Cocooned in darkness, p.1
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       Cocooned in Darkness, p.1

           Leona Bodie
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Cocooned in Darkness

  A Digital Short Story



  Cocooned in DarknessSecond Edition

  by Leona DeRosa Bodie

  Copyright 2014 by Leona DeRosa Bodie

  ebook ISBN: 9781310659935

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  Leona DeRosa Bodie

  “Leona Bodie had done a good job; this novel is . . . RAW AND GRITTY, BUT ENTERTAINING. ENJOY.”

  Reviewer for Book Pleasures


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  “BIG BUCKS AND BIGGER DREAMS ENTWINE IN A WEB OF DECEIT. I can't wait to read more by this author. Leona Bodie is a new master storyteller. I found Shadow Cay hard to put down . . .The characters are lifelike and made me care.”

  JW Thompson, Author of

  Mysterious Lady and Hidden Evil

  “LEONA BODIE IS A MASTERFUL STORYTELLER and I highly recommend her new thriller, SHADOW CAY.”

  Chere Reynolds, President of the

  Florida Assn. of Forensic Professionals


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  “This suspenseful novel is a treat to read because of the way the author delineates her characters. LEONA BODIE IS A FRESH NEW TALENT in the much-plowed field of mystery books with something interesting and original to say. Shadow Cay is a 'can't put down' reading experience.”

  Malcolm Mahr,

  Author of Murder at Paradise Spa


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  Sea of Secrets Series:

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  Cocooned in Darkness

  By Leona DeRosa Bodie

  “You’re not smart enough to figure out my needs.” Nina’s face hardened, as her lips curled in disgust. “And if you don’t figure it out pretty damn quick, there’s gonna be hell to pay.”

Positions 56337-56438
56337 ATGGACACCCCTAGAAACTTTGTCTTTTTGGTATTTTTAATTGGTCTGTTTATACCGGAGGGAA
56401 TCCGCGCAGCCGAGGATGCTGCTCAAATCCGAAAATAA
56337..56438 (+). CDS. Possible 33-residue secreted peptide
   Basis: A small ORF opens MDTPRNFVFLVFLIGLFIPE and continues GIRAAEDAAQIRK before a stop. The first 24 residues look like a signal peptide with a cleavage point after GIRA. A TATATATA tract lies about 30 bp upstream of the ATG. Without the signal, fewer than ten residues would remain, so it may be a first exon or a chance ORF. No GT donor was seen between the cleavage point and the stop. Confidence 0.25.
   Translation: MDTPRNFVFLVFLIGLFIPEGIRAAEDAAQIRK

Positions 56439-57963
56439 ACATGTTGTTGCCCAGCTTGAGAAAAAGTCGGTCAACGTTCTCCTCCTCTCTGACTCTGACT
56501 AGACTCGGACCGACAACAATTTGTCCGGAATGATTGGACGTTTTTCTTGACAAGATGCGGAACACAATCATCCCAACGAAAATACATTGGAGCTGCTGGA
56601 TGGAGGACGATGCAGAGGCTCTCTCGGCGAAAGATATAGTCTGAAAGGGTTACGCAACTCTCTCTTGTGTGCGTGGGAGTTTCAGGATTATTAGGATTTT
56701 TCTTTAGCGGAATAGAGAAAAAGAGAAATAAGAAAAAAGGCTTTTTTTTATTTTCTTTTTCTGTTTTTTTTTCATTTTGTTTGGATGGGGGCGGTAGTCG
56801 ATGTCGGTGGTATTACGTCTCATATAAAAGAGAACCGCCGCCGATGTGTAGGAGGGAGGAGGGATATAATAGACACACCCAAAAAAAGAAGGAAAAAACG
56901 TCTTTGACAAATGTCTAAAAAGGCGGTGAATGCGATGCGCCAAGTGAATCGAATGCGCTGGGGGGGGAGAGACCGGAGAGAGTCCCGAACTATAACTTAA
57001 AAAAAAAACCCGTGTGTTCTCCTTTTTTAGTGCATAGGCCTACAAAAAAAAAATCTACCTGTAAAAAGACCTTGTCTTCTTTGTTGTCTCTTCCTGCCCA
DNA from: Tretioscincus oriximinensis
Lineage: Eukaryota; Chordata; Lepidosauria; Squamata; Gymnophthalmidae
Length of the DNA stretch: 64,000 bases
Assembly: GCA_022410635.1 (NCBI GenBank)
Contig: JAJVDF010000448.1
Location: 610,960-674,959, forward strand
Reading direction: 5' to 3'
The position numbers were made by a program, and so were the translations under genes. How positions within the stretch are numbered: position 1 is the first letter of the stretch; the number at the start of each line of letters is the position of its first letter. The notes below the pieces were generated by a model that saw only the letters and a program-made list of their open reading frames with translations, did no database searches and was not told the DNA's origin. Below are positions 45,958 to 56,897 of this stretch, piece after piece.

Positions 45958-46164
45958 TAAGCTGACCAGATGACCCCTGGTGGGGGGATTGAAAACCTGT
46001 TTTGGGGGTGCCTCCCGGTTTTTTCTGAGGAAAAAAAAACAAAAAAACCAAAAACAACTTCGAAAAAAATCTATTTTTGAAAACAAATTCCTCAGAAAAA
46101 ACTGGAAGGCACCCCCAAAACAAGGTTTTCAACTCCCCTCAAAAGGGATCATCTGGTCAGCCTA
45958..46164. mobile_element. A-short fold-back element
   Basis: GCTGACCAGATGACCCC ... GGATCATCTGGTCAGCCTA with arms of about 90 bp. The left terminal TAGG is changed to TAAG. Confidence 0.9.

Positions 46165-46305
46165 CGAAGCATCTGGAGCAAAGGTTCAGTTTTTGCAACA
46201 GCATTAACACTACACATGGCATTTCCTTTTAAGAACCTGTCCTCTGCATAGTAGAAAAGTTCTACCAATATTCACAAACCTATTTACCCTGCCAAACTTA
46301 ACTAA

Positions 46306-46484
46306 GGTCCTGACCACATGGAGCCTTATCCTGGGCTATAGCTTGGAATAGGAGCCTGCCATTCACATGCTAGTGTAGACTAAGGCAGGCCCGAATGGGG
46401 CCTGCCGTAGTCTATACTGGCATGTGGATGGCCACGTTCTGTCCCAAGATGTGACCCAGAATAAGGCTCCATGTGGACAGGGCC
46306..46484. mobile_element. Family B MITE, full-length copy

“It’s not about me not making enough money, Nina. You always come first. No matter how hard I try or how much I give, it’s never enough. Does making me feel bad, make you feel powerful?”

  “I don’t know what you’re talking about, you controlling bastard. You’re imagining things. Stop making things up.”

  Comments like that drove him crazy. Claude Pelletier couldn’t tell anyone about his marriage, because they wouldn’t understand. This Saturday, along with all the other landmines he’d dodged for the past ten years, made him feel so alone and defeated; he stalked out the door at three o’clock then drove to a remote dock, where he kept his boat.

  Five hours later, he sensed a presence. Although the sound of the safety releasing terrified him, it was only when his eyes glimpsed the gun, the click registered in his brain. And echoed, clicking hate, death and other secrets. He felt his heart hammering in his chest, felt the fear rising inside him.

  His head throbbed. Cold steel pressed into his temple. “Please, please don’t hurt me!”

  Claude heard a snarl. He took a deep breath and looked up.

  The man met his gaze. Then the stranger with the gun snapped, “You sniveling sonabitch.”

  Had to be a dream. This couldn’t be happening. The gunman was pulling the trigger. Claude lunged, hit the gunman and got him into a chokehold. The gun fired. Even though the bullet grazed his head, Claude wrested the weapon away, but the struggle continued with furious hands ripping at his undersides.

  Claude found his hands around the gunman’s neck and squeezed. Harder, until flesh oozed between his clenched fingers. He squeezed as hard as he could, until the kicking stopped, the gurgling faded, and the man beneath him lay perfectly still. Claude bent over, staring into vacant eyes. Moonlight had turned the corpse’s face a pale blue.

  Claude’s gaze shifted from the warm body to his own cold hands. Seeing beyond the calluses, he was filled with an unimaginable revulsion. He jerked his palms away. This wasn’t murder he told himself. He acted in self-defense. His attacker deserved to die. This man was burglarizing his sailboat. Why? He had nothing of value. Still shaking, Claude reached into the stranger’s pocket and withdrew a mobile phone. He read the first text message, “Call Nina,” noticing her cell phone number.

  He swallowed, waited and told himself, it wasn’t that!